Officials in Athens warn that if they fail to follow through on a plan to build a mosque in the Greek capital, Islamic terrorists could stage an attack.

After a law was passed in 2006 requiring the building of the taxpayer-funded mosque in Votanikos, near the city center, the construction of the building has been held back by numerous appeals against the project.

“It is exactly because of the recent terrorist attacks that we have to move quickly to construct the mosque in Athens,” a government official told Ekathimerini, suggesting that the failure to acquiesce to the demands of Muslims will increase the threat of Athens being targeted by terrorists.

An official at the Education and Religious Affairs Ministry also argued that Muslims would be more prone to radicalization at unofficial places of worship if the mosque, which will be overseen by a government-appointed imam, is not built.

After lurching from one financial crisis to another, Greece is currently being deluged by Muslim migrants from the Middle East and North Africa.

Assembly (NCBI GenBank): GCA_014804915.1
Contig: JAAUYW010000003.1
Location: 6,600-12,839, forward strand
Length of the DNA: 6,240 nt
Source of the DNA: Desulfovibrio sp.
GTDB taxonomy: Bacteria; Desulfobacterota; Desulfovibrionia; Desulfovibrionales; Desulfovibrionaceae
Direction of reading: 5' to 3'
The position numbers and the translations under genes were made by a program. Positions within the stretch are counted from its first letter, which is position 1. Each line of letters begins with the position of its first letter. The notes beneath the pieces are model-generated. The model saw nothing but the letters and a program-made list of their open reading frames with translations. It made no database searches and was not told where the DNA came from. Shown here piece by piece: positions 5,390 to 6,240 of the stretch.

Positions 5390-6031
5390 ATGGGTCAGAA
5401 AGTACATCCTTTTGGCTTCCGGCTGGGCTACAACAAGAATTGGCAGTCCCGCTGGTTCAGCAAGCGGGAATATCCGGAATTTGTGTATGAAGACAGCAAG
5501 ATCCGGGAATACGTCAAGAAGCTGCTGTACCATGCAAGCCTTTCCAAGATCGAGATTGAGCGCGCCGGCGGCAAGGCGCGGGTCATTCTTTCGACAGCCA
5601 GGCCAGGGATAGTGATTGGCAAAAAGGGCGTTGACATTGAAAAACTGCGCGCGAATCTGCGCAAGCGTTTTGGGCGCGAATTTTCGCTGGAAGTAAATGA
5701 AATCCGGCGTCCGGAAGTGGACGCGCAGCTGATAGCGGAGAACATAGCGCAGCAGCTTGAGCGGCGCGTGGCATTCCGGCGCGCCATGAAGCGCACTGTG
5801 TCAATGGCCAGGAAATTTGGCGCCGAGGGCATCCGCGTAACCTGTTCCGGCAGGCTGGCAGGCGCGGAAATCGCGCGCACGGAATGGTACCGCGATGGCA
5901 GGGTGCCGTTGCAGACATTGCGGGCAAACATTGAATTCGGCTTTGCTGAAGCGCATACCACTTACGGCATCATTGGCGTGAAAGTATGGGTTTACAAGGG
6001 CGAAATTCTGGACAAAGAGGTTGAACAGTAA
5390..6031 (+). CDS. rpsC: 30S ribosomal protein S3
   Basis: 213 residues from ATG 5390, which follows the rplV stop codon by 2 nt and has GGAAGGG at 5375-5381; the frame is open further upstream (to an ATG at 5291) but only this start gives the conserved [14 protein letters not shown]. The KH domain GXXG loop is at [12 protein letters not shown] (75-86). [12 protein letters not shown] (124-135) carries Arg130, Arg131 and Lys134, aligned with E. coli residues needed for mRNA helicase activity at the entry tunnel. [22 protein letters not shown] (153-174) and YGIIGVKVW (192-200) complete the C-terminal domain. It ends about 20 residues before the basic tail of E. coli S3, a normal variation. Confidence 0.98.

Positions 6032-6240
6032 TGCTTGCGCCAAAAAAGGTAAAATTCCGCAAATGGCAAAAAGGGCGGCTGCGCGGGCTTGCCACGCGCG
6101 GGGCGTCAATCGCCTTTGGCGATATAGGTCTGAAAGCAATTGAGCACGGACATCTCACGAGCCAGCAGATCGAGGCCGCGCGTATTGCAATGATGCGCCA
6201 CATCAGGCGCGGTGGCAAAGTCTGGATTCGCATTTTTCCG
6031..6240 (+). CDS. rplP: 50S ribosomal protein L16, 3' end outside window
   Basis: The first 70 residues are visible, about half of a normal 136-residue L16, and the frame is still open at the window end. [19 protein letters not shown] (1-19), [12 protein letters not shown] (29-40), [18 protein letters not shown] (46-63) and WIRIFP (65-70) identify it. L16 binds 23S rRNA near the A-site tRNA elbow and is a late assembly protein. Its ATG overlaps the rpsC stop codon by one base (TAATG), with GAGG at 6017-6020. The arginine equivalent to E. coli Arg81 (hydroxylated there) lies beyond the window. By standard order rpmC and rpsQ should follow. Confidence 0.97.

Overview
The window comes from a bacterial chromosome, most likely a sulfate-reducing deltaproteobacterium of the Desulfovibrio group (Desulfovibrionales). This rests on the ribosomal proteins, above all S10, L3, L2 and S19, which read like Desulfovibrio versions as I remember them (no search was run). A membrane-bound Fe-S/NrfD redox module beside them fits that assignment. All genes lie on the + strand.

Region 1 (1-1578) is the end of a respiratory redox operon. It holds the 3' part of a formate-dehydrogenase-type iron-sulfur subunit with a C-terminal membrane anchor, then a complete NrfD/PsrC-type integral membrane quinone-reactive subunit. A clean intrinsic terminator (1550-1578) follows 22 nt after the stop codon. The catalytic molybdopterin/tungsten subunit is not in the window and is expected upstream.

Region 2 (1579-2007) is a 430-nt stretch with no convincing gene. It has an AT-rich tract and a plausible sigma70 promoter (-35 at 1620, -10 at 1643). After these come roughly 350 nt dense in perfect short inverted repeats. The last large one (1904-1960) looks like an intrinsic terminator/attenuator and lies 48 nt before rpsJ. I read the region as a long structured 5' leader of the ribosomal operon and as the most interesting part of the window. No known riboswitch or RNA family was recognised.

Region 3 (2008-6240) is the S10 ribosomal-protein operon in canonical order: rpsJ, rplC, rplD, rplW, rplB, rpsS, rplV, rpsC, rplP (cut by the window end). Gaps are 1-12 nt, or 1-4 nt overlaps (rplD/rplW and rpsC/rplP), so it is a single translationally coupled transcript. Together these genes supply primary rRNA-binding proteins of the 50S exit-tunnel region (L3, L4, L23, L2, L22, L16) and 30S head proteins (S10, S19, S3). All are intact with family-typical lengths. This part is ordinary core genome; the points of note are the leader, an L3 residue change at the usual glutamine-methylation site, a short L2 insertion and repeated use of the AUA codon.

Although the number was lower in March, as recently as February up to 4,000 migrants were arriving in Greece, a country with a population of just 11 million, every single day.

The threat of violent coercion to achieve political goals is the very definition of terrorism.

In citing the threat of a terror attack to justify building the mosque, Athens officials are proving that terrorism works.

As Chris Menahan remarks, “If they’re so terrified by these people, perhaps it would have been wise not to let them flood into their country in the first place.”


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Paul Joseph Watson is the editor at large of and Prison

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